Sunday, December 10, 2006

No Need To Explain

You don't have to be a fan of Pauline Hanson to see there's a difference in the ways the media elite treat her and others:

PAULINE Hanson is furious with immigration policy again - but this time she's on the outside looking in. The former One Nation leader is battling US red tape as she seeks to become a refugee from the hot Australian Christmas.
In other words, writes Sunday Mail pisspot Edmund Burke, ha, ha, bitch, how's it feel to be on the receiving end, huh? How's it feel to be a 'refugee'?

It must feel very different for Hanson compared with, say, Russell Crowe or Cornelia Rau.

What's the comparison?

Well, as Burke notes, Hanson was 'jailed in 2003 for electoral fraud and spent 73 days in prison before her conviction was overturned on 6 November, 2006'. The reaction of the Australian media was disappointment that she 'got away with it'.

Russell Crowe, a violent tempered actor, threw a phone at a hotel clerk but his celebrity status when threatened with being unable to work in the US as a result garnered him media sympathy and acrimony towards the US.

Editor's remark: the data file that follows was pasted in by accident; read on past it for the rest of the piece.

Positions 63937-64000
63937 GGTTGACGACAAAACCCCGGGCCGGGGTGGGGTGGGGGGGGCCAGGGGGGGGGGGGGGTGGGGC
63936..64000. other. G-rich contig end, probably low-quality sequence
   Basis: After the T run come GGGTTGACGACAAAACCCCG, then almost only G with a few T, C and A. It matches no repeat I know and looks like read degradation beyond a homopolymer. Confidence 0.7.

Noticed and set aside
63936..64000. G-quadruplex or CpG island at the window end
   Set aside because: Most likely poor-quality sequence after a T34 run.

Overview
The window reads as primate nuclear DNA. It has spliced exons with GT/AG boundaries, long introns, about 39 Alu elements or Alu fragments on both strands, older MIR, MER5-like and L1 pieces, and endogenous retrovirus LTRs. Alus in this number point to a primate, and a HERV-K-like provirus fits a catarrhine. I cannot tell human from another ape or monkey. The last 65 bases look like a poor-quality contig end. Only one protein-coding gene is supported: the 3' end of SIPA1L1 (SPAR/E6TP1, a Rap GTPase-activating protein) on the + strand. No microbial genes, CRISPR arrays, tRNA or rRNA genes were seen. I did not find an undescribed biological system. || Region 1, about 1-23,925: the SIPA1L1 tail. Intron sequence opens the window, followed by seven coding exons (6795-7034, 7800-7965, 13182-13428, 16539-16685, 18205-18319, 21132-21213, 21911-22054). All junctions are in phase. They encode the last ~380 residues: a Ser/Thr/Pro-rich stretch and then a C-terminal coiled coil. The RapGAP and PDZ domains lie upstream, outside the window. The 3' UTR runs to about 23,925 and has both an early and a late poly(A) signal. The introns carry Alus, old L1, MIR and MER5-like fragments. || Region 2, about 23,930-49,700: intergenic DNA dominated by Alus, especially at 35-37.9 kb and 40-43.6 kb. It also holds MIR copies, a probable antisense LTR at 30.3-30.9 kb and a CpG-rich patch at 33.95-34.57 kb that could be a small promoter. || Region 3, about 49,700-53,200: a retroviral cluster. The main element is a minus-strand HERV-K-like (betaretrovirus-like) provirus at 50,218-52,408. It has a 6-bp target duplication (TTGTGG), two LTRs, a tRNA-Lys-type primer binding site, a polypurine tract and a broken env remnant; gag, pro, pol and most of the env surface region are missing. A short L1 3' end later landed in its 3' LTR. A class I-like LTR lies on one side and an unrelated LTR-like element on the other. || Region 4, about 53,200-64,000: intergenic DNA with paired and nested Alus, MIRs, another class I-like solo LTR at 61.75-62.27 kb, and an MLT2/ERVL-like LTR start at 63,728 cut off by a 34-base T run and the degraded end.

Cornelia Rau was held in immigration detention for 10 months because she was a schizophrenic Jane Doe with no documentation and, to all appearances, potentially an illegal alien. The reaction of the media was to vilify the authorities for apparently being unable to read minds. And if Rau was being denied entry to the US while they cleared up her immigration status in light of a flag on her record, the media would be hitting the roof.

Hanson's real crime, of course, is being 'far right' in her views (though perhaps she is less far to the right than, say, the likes of media commentator and Communist sympathiser Phillip Adams is to the left) and also having been successful, for a time, in the Australian political sphere despite the best efforts of the media to brand her undesirable.

Burke, of course, trots out the standard media description of Hanson as:

the former fish shop owner
... which is intended as a put-down rather than necessary detail.

So much for solidarity with the workers.

-- Nick

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